Several owners of the iPhone 6 and 6 Plus are reporting cases of being afflicted by a defect dubbed Touch Disease. The issue has apparently been brought to Apple’s attention through forum posts and store visits, but the tech giant seems to be doing little to acknowledge the problem.
According to repair guide iFixit’s blog post, Touch Disease commonly begins life as a thin grey flickering bar which can be seen along the top portion of an iPhone 6 or 6 Plus. This is supposedly a symptom of the sickness. Quick fix solutions include applying pressure to the panel or gently twisting the iPhone.
However, this remedy is only temporary as Touch Disease usually comes back with a vengeance till the iPhone has become completely unusable and unresponsive. The report claims the fault doesn’t actually lie with the smartphone’s screen, but with the phone’s circuit board underneath which translates a user’s taps into action.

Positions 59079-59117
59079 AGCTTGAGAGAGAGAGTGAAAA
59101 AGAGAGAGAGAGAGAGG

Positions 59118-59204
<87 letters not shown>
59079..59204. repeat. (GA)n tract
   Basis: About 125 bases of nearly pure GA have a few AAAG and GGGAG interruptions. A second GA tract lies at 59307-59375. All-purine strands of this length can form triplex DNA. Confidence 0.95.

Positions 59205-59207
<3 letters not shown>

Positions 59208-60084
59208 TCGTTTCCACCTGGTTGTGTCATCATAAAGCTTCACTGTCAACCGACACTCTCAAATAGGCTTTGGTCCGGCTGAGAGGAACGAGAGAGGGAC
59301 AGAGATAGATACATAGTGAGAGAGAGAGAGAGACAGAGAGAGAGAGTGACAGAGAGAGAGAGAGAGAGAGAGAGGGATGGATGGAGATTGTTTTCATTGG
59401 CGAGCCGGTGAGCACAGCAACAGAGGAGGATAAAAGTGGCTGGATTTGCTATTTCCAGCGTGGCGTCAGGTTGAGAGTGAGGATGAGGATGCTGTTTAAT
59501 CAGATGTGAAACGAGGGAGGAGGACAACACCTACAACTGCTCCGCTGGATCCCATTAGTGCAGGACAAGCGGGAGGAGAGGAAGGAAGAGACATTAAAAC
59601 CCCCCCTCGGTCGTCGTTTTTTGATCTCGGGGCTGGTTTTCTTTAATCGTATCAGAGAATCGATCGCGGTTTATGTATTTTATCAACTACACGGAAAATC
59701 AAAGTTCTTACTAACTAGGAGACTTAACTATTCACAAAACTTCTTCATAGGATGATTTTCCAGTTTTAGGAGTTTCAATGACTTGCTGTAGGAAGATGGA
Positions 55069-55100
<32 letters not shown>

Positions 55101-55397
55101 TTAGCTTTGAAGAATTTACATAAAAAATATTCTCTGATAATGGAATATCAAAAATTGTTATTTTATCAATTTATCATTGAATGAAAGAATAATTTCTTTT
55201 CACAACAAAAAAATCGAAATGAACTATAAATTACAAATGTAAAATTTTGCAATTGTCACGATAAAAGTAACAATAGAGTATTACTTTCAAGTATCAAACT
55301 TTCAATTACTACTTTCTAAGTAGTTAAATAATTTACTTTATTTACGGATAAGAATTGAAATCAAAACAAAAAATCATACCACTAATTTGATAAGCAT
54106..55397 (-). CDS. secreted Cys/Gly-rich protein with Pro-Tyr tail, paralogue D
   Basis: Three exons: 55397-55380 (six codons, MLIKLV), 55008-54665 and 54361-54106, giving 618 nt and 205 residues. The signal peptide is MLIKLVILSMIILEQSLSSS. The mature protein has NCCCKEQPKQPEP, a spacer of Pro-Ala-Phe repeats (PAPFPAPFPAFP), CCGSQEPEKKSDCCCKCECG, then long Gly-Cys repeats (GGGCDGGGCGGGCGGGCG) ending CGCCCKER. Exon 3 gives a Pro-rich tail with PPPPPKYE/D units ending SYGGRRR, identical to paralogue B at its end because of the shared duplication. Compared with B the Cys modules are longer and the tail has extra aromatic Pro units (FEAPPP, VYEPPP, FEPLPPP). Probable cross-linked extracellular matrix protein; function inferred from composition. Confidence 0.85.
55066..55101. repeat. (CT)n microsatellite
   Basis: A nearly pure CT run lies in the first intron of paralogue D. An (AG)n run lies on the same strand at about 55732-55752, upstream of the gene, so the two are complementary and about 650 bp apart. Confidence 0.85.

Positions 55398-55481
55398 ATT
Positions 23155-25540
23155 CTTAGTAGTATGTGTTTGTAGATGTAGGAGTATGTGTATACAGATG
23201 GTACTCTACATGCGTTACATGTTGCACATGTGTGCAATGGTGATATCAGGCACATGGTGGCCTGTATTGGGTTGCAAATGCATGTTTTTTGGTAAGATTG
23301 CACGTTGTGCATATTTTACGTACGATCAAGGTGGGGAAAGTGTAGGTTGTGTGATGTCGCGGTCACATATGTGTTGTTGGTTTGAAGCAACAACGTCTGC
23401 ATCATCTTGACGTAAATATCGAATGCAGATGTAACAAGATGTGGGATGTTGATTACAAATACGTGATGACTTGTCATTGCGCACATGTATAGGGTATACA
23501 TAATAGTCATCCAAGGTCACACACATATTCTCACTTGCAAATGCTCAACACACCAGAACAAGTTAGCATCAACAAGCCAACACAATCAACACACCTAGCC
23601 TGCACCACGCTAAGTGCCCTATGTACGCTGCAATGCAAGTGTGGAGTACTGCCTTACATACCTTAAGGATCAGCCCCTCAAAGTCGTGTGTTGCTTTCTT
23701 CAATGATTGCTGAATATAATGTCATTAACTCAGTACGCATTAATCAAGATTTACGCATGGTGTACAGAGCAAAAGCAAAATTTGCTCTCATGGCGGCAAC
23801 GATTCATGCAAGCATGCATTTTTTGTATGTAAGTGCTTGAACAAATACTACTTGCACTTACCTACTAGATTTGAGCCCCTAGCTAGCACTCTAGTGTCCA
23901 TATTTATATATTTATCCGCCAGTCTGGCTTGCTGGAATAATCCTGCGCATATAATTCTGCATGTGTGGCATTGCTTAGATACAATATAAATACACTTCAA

As per iPad Rehab’s Jessa Jones, the epidemic’s origins can be narrowed down to Apple’s flawed touch controller chip design. The iPhone 6’s Touch IC chips connect to the logic board through solder balls, with the entire setup mimicking the vulnerability of a plate resting on marbles.
These balls eventually crack and lose contact with the board over time and extended usage. To make matters worse, Touch Disease seems to be the long-term consequence of the structural deficiencies which caused Bendgate. The problem is so widespread at this point, the report predicts that the defect could result in a class action lawsuit.
Touch Disease notably doesn’t affect the iPhone 6S and 6S Plus though, since Apple moved the exposed Touch IC chips from the logic board to the display assembly. iPhone 6 and 6 Plus users affected by the ailment have no other option but to replace the phone or get it repaired from a third-party, since the company itself is apparently refusing to do that.